The Icahn School of Medicine at Mount Sinai plans to open an approximately $100 million research center focused on artificial intelligence (AI) and precision medicine in Manhattan in late 2021.
Announced Wednesday, officials said the Hamilton and Amabel James Center for Artificial Intelligence and Human Health will focus on three key areas: the new Center for Genomic Health; integrative omics and multiscale disease modeling; and precision imaging.
The space and the programs within it, some funded by other sources, comprise about a $100 million investment, according to Bloomberg. Blackstone is the world’s second-largest owner of life sciences office space and has invested about $20 billion in healthcare, according to the company, Bloomberg reported.
The new center will open with approximately 40 principal investigators and 250 graduate students, postdoctoral fellows, computer scientists and support staff, officials said. The building will enable researchers to enhance their understanding, diagnosis and treatment of human diseases—including the most debilitating—and promote improved health and well-being.
Mount Sinai said it will be the first center in New York to seamlessly integrate AI, data science and genomic screening to advance clinical practice and patient outcomes.
The announcement comes just two months after Mount Sinai Health System announced it was teaming up with the Hasso Plattner Institute in Germany to launch a new $15 million digital health center based at Mount Sinai in New York City with the aim of accelerating the use of AI and other emerging technologies in clinical care.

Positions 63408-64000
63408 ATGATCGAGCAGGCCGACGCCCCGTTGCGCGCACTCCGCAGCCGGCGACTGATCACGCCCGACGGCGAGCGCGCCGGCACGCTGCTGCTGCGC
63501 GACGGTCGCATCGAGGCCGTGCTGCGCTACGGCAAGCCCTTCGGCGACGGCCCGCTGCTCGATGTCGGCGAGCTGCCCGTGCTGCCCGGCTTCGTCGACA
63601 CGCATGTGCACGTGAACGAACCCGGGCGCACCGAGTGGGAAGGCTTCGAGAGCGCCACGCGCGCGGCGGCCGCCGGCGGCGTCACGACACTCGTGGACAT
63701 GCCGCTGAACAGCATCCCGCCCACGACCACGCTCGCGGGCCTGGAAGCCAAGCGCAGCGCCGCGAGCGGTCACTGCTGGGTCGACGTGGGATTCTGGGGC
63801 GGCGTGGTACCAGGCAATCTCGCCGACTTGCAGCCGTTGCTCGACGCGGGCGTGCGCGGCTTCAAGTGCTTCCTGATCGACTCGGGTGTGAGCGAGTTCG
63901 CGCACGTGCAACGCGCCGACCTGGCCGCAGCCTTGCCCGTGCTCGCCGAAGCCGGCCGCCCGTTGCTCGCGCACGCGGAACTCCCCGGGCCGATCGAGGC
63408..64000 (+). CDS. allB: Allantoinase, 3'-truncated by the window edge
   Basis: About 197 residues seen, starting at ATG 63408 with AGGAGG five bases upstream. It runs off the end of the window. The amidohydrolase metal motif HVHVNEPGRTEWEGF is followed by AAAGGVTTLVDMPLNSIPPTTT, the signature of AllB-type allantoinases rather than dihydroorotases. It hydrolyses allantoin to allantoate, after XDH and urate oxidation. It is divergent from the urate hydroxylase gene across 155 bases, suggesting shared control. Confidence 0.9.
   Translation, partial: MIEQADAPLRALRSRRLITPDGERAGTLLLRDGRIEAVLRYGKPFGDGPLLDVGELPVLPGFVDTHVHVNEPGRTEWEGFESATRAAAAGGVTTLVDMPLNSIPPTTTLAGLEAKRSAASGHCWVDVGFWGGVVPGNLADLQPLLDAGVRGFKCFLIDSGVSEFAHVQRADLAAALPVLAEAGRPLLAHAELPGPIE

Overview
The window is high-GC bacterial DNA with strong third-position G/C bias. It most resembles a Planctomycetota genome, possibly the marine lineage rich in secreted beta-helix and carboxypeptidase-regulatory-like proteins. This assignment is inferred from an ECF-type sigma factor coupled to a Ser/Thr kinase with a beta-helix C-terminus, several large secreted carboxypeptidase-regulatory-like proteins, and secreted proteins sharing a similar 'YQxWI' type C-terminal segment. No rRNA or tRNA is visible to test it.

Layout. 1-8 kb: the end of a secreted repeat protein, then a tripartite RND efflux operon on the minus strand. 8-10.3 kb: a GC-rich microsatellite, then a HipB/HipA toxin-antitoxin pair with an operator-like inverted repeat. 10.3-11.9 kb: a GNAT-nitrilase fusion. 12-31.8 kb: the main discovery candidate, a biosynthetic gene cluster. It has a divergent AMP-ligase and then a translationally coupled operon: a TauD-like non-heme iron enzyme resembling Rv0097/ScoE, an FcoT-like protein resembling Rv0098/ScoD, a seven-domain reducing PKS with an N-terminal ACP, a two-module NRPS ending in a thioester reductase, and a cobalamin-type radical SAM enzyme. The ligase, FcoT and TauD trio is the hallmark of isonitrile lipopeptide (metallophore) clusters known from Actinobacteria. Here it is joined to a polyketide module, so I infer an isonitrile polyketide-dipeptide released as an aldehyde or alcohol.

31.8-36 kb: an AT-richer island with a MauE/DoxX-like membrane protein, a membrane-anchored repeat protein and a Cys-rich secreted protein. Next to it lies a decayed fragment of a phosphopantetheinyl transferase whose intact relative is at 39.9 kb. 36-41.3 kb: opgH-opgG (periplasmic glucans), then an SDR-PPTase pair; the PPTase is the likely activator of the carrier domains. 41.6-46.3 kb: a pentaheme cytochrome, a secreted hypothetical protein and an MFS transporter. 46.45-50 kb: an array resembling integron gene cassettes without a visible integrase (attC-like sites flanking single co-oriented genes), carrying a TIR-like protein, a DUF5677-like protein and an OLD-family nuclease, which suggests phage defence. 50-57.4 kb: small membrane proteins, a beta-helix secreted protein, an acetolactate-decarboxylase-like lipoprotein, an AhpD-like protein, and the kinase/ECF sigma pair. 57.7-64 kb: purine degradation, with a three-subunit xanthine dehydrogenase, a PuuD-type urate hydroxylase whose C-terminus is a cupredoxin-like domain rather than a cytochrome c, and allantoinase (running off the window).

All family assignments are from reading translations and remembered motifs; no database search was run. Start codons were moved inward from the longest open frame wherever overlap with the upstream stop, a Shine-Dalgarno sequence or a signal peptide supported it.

It is the latest of several AI research institutes as health systems and academic medical centers make big investments in the future of AI to transform healthcare.
Novant Health, based in Winston-Salem, North Carolina, just announced the Novant Health Institute of Innovation & Artificial Intelligence, which will use AI to enhance personalized patient care. Cleveland Clinic plans to open a Center for Clinical Artificial Intelligence and Stony Brook University also recently opened the Institute for AI-Driven Discovery and Innovation to advance AI research across multiple disciplines, including healthcare.
“Mount Sinai has consistently been at the forefront of advancing health care across medical disciplines and this initiative represents our next step forward in building on that legacy," Kenneth Davis, M.D., president and CEO of the Mount Sinai Health System, said in a statement. “We see the potential of artificial intelligence to radically transform the care that patients receive, and we want to shape and lead this effort."
Mount Sinai clinicians and investigators have been early adopters of AI and currently use the technology in many different initiatives in precision medicine. AI technology is helping characterize tissue samples of patients with prostate cancer, for example, and is being used to assist Mount Sinai doctors in identifying and prioritizing patients at risk for developing diseases and hazards such as falling, health system officials said.
Noura Abul-Husn, M.D., clinical director of the Center for Genomic Health and senior faculty of medicine and genetics and genomic sciences at the Icahn School of Medicine at Mount Sinai, said the use of big data and AI will enable the development of precise genomic tests and increasingly sophisticated ways to integrate genomic information into routine patient care.
Researchers also will use AI to enhance the diagnostic power of imaging technologies and molecular imaging.
“We see a huge potential in using algorithms to automate the image interpretation and to acquire images much more quickly at high resolution—so that we can better detect disease and make it less burdensome for the patient,” said Zahi Fayad, director of the Translational and Molecular Imaging Institute and vice chair for research for the department of radiology at Mount Sinai.